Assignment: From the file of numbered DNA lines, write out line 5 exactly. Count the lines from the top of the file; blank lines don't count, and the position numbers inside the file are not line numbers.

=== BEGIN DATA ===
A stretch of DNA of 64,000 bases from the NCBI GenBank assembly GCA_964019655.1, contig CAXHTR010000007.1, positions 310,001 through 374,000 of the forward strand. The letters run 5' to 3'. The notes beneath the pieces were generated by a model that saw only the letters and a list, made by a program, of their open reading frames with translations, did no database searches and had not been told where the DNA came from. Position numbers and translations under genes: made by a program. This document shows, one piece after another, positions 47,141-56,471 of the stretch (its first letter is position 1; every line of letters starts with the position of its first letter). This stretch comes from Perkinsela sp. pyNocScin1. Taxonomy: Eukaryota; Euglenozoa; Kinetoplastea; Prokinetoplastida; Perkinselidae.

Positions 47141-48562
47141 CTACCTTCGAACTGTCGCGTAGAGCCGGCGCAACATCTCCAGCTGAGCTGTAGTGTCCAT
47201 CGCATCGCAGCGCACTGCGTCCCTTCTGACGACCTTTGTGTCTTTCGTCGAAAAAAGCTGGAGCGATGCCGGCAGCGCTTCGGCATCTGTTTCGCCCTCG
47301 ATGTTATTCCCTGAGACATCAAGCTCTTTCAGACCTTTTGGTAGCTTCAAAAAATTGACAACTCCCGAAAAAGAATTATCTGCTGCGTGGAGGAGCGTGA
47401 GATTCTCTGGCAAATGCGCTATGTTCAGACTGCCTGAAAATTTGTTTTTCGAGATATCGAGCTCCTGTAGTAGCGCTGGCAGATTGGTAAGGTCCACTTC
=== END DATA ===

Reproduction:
47301 ATGTTATTCCCTGAGACATCAAGCTCTTTCAGACCTTTTGGTAGCTTCAAAAAATTGACAACTCCCGAAAAAGAATTATCTGCTGCGTGGAGGAGCGTGA